Remember last June when President Obama traveled to Saudi Arabia because, as he put it, "It was very important to come to the place where Islam began and seek his majesty's counsel"?
I argued at the time, gagging, that rather than visiting "the place where Islam began," the president of the United States should have gone to the place where Islam had just ended the life of a U.S. soldier. I refer to the U.S. Army-Navy recruiting center in Little Rock, Ark., where on June 1, Muslim convert Abdulhakim Mujahid Muhammad fatally shot Pvt. William Long, 23, and wounded Pvt. Quinton Ezeagwula, 18. The two soldiers had been standing outside having a smoke.
As usual, the president didn't take my advice, or even my further suggestion that he turn the attack into an opportunity to declare in a major address that the 21st-century era of jihad was over. Instead, he journeyed to lands where jihad is a sacred institution, and in Cairo made another speech entirely, boosting and even preaching on behalf of Islam. His only comment was to call the attack, belatedly, "a senseless act of violence."
Senseless? This was an act of jihad, and both soldiers, along with the fallen and wounded at Fort Hood, should receive the Purple Hearts they deserve. Muhammad himself has made his jihadist intentions against the U.S. military clear, beginning first with his statement to police, and later in collect phone calls to the Associated Press from Pulaski County jail. On June 9, the AP quoted Muhammad calling the attack "a act, for the sake of God, for the sake of Allah, the Lord of all the world, and also a retaliation on U.S. military." He wasn't guilty of murder, he said, "because murder is when a person kills another person without justified reason." Such a definition jibes with Islamic law, which, for example, permits the killing of "non-Muslims at war with Muslims." Muhammad also told the AP he wanted revenge against the U.S. military for its perceived offenses against Muslims and the Koran.
We haven't heard much about the case since Pulaski County prosecutor Larry Jegley asked for a gag order on the gabby jihadi -- a step a prosecutor will take, former prosecutor Andrew C. McCarthy tells me, to prevent the jury pool from being "poisoned" and to ward off potential defense claims that a fair trial was not possible.
But lead prosecutor Jegley has now entered bizarro territory, telling the New York Times this week that his team, as the paper put it, "considers (the attack) a straightforward murder case and that they intend to try it without delving into Mr. Muhammad's religious conversion, political beliefs or possible ties to terrorists. `When you strip away what he says, self-serving or not, it's just an awful killing,' said Larry Jegley ...`It's like a lot of other killings we have.' "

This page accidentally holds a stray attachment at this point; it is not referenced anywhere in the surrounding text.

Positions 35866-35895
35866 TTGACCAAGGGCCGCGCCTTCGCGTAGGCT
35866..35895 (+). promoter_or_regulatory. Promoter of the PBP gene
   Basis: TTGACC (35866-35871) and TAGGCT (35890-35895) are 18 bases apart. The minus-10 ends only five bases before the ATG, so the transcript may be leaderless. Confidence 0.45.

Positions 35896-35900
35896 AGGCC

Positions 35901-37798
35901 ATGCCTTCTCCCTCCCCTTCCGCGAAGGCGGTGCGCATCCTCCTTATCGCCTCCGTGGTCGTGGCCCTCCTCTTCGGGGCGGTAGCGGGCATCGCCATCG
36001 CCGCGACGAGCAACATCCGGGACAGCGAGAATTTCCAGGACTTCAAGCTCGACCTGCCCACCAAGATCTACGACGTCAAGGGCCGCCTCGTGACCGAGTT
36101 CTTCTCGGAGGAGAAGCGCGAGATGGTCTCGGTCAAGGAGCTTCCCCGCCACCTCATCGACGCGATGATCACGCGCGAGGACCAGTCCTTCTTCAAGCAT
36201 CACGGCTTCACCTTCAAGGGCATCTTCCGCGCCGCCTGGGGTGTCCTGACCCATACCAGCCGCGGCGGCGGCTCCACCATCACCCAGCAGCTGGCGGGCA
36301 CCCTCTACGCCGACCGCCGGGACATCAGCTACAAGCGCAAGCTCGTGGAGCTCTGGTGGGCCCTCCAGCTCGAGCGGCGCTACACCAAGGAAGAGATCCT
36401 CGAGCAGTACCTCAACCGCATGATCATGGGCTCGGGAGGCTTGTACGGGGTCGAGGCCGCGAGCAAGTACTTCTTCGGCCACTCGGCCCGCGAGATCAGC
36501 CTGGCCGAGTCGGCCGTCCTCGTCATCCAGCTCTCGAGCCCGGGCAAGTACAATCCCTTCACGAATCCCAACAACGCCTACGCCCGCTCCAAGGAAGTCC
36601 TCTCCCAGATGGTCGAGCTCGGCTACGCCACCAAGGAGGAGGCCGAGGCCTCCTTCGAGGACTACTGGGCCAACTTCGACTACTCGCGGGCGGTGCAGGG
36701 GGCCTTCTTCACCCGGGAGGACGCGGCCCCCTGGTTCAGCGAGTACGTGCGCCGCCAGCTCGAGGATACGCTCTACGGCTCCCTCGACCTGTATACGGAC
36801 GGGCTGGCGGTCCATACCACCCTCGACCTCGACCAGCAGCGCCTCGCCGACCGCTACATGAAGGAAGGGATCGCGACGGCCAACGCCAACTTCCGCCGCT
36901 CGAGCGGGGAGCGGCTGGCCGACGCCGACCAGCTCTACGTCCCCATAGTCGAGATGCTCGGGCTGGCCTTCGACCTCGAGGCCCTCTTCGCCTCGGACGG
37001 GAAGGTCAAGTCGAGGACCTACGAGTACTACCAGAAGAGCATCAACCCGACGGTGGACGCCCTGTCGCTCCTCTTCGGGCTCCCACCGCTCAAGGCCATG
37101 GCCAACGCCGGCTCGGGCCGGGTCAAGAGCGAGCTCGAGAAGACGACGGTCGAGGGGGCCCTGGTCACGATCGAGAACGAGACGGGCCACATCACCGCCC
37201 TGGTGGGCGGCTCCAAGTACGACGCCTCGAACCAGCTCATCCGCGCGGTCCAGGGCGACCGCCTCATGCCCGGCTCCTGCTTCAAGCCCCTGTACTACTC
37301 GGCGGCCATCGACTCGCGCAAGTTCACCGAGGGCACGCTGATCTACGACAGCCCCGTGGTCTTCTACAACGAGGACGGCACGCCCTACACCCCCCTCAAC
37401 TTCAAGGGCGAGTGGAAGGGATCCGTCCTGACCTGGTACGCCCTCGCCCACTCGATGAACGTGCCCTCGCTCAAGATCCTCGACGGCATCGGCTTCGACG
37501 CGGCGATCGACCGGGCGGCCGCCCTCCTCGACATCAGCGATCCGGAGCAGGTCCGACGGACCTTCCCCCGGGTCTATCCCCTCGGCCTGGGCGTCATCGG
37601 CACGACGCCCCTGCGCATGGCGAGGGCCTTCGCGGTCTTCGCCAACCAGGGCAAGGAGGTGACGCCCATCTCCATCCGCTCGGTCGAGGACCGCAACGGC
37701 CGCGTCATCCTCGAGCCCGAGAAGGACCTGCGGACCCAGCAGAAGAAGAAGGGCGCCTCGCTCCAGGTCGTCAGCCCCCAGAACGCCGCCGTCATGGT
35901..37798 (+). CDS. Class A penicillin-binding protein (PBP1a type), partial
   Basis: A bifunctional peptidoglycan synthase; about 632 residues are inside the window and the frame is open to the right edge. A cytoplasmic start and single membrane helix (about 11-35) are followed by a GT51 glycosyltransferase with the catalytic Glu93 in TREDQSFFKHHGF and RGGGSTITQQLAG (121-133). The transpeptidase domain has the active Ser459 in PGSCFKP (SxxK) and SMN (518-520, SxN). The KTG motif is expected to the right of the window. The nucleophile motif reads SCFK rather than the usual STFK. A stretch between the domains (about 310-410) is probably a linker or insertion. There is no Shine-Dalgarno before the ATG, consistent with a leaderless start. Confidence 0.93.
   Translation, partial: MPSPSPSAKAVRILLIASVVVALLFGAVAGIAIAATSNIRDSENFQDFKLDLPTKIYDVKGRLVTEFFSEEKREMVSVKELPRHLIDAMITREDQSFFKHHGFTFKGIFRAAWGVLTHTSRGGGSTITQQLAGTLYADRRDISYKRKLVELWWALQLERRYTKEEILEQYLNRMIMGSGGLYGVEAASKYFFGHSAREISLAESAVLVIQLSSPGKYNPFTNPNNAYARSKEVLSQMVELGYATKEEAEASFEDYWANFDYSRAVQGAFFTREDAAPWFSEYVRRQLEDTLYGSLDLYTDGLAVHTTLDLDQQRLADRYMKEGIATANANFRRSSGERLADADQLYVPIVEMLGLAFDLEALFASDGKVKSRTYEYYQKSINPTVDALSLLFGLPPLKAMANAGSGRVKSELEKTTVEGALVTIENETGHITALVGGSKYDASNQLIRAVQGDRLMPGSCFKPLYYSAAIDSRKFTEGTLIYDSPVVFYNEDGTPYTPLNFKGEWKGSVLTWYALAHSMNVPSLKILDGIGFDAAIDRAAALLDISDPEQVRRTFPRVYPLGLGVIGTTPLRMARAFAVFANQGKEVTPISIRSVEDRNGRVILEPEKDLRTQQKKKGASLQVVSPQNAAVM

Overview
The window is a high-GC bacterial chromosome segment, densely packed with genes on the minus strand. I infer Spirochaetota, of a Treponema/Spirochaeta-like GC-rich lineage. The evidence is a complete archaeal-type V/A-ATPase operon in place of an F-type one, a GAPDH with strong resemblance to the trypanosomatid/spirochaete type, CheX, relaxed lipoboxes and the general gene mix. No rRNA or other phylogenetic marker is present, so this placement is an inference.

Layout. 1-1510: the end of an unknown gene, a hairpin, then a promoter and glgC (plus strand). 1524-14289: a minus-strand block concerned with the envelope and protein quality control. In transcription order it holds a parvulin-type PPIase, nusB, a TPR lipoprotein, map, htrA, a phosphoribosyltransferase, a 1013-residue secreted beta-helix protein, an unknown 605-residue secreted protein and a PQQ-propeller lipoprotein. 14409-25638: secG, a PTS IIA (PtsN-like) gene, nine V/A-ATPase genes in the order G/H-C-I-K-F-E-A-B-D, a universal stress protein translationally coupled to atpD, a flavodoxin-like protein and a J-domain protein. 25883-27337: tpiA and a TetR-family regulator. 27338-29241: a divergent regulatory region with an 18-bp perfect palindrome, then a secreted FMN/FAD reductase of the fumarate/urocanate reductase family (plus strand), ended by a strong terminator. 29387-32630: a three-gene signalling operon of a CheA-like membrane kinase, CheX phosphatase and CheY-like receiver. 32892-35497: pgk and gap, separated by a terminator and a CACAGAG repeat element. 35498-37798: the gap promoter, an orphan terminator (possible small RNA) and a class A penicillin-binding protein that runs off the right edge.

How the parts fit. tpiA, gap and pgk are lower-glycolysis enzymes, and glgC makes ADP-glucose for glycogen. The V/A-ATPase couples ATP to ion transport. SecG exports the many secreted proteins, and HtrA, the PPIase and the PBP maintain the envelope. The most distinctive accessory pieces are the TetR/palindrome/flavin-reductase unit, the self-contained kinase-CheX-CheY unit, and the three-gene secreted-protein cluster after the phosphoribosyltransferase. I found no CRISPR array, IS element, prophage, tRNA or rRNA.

It is? Do "a lot" of middle-class murder defendants in Pulaski County convert to Islam in 2004 and worship at an Ohio mosque frequented by convicted terrorists in 2005 and 2006? Do "a lot" of them travel to Yemen in 2007 where, ABC News reported, "it is believed that Muhammad attended the Damaj Institute, an Islamic institute attended by a number of radicalized U.S. converts (including) John Walker Lindh? Do "a lot" get themselves arrested for overstaying their visa in Yemen, and possessing a fake Somali passport? Do "a lot" finally get deported back to the States in 2008? (Bio highlights courtesy the NEFA Foundation.) Do "a lot" fire on U.S. soldiers at a military recruiting center?
I'm not the only one confounded by the prosecutor's inexplicable and highly disturbing decision to follow a see-no-Islam strategy. Muhammad himself recently wrote to the judge claiming he was encountering legal obstacles to changing his plea to guilty. Avowing affiliation with al-Qaida as a member of "Abu Basir's Army," Muhammad further emphasized the fact that the incident was a "a Jihadi Attack ... justified according to Islamic Laws and the Islamic Religion. Jihad -- To fight those who wage war on Islam and Muslims."
This was an act of war against the United States and should be treated as such. Especially for the sake of the fallen, this is no time for the prosecutor to run off the battlefield.
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